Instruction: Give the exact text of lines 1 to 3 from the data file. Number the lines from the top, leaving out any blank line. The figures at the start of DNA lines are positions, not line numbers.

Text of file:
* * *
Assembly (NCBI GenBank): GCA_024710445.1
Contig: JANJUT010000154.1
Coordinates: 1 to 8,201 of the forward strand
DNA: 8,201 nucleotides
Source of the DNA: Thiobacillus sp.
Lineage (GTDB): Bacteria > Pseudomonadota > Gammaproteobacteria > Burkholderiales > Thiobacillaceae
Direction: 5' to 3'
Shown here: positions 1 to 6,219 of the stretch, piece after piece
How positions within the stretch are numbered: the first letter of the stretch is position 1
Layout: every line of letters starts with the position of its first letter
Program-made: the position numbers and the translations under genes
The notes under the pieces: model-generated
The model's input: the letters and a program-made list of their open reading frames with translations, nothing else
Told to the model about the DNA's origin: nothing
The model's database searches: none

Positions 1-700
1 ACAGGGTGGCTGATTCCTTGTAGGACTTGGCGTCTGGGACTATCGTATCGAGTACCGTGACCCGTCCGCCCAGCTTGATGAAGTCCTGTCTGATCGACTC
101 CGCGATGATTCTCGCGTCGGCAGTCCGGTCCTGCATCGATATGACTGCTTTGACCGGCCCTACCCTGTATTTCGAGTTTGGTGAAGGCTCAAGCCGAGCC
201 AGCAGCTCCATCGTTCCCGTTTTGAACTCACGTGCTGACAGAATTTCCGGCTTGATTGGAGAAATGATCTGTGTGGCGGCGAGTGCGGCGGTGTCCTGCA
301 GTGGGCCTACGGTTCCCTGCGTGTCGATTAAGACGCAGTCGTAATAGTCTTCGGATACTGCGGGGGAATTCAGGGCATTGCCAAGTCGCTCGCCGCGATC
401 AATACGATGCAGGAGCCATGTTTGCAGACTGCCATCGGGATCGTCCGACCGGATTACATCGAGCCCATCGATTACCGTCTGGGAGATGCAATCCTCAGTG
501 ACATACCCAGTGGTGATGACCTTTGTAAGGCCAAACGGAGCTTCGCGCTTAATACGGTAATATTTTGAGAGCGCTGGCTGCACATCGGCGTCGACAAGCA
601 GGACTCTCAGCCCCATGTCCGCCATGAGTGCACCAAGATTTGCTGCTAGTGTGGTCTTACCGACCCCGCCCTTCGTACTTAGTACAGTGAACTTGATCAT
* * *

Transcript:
Assembly (NCBI GenBank): GCA_024710445.1
Contig: JANJUT010000154.1
Coordinates: 1 to 8,201 of the forward strand